Much has been made of the music industry's struggles in the face of internet downloads and piracy. But there is at least one growth area: advertising. UK music publisher Chrysalis said today that its revenue from advertising has doubled over the last 10 years, while it's also helped to relaunch the careers of 'dozens' of artists who would otherwise have seen their royalties run dry. Not the anti-establishment attitude you might associate with rock'n'roll – but at the moment, the industry doesn't have much choice...
Andy Mollett, Chrysalis' finance director, said income from music used by the ad industry now makes up about a third of its revenue. That's an impressive gain, particularly when you compare it to 10 years ago, when the figure was half that. And it's not just the ad industry that's boosting the bottom line: apparently, when old songs are used on films, people rush to download them. So at least the internet is having one positive impact on the industry: once upon a time, finding rare tracks would have meant hours of crate-digging in dusty record shops. Now, all we have to do is log on to popular iStores – which means cult followings are far easier to come by.
According to Mollett, in some cases, 'golden oldies' played on adverts have been so popular that the artists have then come out of retirement to do live concerts for their newly acquired fans. The 'advert effect' has even propelled songs which were released decades ago back to the top of the charts - as in the case of Tears for Fears' 'Mad World', after it was used in Donnie Darko. The Yeah Yeah Yeahs' track 'Gold Lion', used in an iPad advert, and Lightning Seeds song 'Lucky You', used in a Halifax building society campaign, were also both big hits this year.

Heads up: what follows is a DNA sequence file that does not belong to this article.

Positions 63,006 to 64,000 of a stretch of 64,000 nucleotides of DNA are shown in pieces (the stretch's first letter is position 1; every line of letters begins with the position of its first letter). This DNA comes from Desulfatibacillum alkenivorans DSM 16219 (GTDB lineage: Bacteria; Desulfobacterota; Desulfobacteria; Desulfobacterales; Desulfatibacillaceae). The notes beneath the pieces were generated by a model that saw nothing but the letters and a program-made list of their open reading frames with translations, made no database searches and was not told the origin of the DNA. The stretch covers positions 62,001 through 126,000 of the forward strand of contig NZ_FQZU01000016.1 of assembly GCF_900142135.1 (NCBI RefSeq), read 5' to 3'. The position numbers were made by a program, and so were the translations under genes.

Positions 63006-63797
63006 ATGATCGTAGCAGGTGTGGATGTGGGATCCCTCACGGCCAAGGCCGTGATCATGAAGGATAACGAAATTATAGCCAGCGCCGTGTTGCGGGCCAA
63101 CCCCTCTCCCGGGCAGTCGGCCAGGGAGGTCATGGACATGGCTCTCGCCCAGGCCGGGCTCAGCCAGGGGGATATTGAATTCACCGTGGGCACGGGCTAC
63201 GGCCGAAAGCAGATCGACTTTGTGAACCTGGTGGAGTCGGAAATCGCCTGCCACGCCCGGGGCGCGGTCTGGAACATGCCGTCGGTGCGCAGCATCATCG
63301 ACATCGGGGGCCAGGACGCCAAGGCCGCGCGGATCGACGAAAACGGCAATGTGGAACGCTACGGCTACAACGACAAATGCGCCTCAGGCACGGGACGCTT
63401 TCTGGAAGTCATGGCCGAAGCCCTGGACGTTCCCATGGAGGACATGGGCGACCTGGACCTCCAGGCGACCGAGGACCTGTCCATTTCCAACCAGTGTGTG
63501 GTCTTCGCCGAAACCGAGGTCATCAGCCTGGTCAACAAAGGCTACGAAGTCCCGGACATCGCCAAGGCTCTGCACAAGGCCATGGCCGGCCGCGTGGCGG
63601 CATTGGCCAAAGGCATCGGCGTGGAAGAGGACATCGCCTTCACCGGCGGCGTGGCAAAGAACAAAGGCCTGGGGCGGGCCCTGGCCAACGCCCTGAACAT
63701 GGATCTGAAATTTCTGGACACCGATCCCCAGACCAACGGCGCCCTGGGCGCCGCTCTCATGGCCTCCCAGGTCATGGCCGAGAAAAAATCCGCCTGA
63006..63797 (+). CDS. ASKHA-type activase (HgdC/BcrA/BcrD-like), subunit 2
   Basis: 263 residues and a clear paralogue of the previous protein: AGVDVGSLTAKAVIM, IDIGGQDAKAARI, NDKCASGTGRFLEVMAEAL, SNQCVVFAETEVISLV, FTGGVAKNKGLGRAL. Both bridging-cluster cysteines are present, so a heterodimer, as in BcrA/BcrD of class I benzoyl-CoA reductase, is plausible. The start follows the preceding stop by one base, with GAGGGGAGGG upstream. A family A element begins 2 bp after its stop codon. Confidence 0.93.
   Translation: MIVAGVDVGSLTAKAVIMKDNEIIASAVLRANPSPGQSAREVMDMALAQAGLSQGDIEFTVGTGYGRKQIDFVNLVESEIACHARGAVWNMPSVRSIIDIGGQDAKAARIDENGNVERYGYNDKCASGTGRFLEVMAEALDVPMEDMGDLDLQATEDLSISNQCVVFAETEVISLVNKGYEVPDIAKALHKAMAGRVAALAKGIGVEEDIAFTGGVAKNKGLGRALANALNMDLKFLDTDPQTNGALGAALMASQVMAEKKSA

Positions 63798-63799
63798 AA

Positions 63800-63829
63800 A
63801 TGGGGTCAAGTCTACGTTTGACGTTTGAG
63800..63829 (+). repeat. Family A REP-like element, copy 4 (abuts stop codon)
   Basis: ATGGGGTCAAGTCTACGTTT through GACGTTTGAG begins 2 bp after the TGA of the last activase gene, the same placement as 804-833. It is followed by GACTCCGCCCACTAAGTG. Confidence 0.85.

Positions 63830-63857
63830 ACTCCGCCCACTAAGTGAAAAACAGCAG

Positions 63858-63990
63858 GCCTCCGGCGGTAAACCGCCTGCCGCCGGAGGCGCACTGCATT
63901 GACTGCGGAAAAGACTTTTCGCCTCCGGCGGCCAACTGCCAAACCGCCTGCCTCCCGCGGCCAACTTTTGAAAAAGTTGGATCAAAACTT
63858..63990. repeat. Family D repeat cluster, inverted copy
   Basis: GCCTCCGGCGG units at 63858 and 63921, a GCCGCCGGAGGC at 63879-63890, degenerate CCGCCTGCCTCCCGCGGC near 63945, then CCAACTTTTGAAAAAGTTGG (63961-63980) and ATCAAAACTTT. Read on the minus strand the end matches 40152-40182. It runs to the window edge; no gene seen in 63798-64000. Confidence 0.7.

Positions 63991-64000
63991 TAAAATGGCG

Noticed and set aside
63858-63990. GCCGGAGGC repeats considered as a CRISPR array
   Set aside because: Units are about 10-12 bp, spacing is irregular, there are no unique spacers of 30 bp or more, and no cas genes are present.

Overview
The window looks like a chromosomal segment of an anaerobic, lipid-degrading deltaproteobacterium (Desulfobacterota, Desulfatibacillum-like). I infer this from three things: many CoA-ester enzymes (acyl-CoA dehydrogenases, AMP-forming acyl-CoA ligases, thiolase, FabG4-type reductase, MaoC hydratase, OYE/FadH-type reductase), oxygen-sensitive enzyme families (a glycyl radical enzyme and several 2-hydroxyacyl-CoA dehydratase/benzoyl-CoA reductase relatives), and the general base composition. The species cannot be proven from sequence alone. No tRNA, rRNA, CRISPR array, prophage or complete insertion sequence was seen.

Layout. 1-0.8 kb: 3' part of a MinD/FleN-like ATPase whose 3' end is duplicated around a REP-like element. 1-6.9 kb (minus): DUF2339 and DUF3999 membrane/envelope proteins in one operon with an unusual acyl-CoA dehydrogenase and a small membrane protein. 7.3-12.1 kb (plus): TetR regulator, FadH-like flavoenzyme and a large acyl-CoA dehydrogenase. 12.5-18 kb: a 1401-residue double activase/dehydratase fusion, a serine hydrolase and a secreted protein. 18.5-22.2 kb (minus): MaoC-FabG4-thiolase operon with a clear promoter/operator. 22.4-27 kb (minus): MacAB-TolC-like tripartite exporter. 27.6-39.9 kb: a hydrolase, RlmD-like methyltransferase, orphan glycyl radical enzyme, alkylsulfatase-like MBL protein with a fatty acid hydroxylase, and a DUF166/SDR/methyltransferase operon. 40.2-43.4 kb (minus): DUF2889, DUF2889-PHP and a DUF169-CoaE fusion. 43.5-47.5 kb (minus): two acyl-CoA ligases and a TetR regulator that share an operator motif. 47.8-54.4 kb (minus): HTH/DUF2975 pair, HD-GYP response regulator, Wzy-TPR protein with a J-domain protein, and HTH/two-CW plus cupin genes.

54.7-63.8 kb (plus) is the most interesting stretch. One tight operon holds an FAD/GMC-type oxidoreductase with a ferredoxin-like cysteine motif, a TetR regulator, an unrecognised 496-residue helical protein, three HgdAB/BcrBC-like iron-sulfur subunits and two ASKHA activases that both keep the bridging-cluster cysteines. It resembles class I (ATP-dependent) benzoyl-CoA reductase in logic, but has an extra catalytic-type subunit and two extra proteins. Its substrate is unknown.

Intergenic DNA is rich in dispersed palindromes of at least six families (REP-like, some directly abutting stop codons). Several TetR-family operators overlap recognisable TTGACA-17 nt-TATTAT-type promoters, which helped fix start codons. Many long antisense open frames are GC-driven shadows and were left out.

Chrysalis' third-quarter figures, released today, already look more positive than three months ago. While its net debt has grown (from £15.8m to £18.7m), Chysalis said that's down to the acquisition of music rights company First State Media. The company is still on track for a pre-tax profit of £1m by September, though (up from £500,000 in 2009), helped in no small part by a number one album from Pendulum, the Australian drum'n'bass act.
So it looks like music publishers have cottoned on to the fact that, if all else fails, getting your song on an advert is a great way to boost profits. Let's just hope they don't start making their artists write songs that suck up to big brands...
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